Besides, the fact that someone in the past owned slaves when it was lawful and socially acceptable doesn’t necessarily invalidate the person’s accomplishments. Slavery, which everyone today – except for parts of the Muslim world and perhaps a handful of spots elsewhere – acknowledges is a horrible, inhumane institution, used to be a well-accepted fact of life essentially everywhere in the world.
This may not excuse what we now consider to be bad behavior from the past but it does place it in its proper context. Jefferson, whether he turned a single slave he owned into a concubine, helped to lay the foundation for its eventual abolition in the United States. Lamenting the scourge of slavery, Jefferson famously wrote, “I tremble for my country when I reflect that God is just[.]”
Meanwhile, AlterNet contributor Jefferson Morley, who, as an America-hating leftist should consider changing his first name, lectured Tucker Carlson on the national anthem’s supposedly racist origins.
“The Star-Spangled Banner” became the U.S. national anthem in 1931 by way of a congressional resolution signed into law by President Herbert Hoover. Its lyrics come from Francis Scott Key’s poem which was grafted on to a drinking song in 1814.
“We should know the real history of the song because it’s so central” to the controversies of today, Morley said. Because some admirers of the Confederacy favored making the song the U.S. national anthem, it is therefore tainted, he said, and by Morley’s logic, so is the country.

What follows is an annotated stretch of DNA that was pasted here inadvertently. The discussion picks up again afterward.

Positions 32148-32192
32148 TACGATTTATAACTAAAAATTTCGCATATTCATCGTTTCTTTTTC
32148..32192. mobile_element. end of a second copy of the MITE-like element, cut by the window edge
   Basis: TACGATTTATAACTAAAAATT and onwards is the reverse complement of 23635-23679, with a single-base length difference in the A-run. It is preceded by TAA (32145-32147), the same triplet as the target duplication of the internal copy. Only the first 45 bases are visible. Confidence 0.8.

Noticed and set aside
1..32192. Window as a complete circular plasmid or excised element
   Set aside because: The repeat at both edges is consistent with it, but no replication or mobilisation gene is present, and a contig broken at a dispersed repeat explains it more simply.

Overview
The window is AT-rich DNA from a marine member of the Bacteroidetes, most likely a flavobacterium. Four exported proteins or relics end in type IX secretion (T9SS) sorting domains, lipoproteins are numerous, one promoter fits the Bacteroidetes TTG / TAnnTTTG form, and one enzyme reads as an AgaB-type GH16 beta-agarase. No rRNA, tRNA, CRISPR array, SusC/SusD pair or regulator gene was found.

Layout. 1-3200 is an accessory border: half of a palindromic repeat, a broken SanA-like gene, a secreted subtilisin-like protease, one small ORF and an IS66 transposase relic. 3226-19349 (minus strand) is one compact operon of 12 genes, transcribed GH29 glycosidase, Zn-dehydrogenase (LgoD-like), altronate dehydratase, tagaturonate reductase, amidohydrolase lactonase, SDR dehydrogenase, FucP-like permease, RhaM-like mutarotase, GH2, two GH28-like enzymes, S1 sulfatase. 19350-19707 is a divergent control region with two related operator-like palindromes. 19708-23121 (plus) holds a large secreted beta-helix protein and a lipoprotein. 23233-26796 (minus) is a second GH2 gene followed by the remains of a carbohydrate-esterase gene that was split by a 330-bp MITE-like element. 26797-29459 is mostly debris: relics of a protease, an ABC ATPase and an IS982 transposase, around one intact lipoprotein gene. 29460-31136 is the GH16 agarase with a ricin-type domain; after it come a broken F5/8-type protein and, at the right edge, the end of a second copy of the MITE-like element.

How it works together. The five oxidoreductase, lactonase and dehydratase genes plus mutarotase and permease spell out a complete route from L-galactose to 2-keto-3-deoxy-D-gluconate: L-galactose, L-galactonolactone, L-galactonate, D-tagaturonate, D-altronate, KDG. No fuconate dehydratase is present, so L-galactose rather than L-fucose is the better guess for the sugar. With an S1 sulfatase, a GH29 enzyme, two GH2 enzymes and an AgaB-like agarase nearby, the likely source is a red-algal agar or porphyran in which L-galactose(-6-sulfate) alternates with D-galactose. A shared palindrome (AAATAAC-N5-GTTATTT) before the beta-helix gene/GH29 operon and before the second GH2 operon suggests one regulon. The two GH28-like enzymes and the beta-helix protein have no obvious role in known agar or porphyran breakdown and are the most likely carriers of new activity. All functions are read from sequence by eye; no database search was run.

I want people to know the real history of the “Star-Spangled Banner.” Why is it our national anthem? And the reason it’s our national anthem is because a group of people who I would describe as neo-Confederates campaigned throughout the 1920s to get the “Star-Spangled Banner” designated as the national anthem, and when that happened they celebrated by marching in a parade in Baltimore in June 1931 behind two flags: the Confederate flag and the “Star-Spangled Banner.” So the people who wanted to make the “Star-Spangled Banner” the national anthem considered it a victory for the Confederate cause.
It is important for people to know this because “this kind of racism is baked into our public symbols,” said Morley, who described Colin Kaepernick as a “hero” in the interview.
The proper response to this flaming ball of hateful, seditious nonsense from Morley is, So what?
There is nothing even remotely related to race in “The Star-Spangled Banner.” Key wrote the words to his poem turned lyrics aboard a ship during the Battle of Baltimore, an American victory, in the War of 1812, long before the Civil War broke out in 1861. He is said to have composed it after seeing a large American flag flying triumphantly over Fort McHenry while it was under bombardment by the British Navy.
In other words, Key was moved by patriotism, which is obviously what the national anthem is all about.
But according to Morley, none of this real history is important. He prefers to focus on the marginal, in this case, his claim that a few yahoos lobbied for the song. This “tinges our notions of public memory,” he waxed idiotic.
Morley and his allies at UVA and in Antifa will say anything to get Americans to hate their country.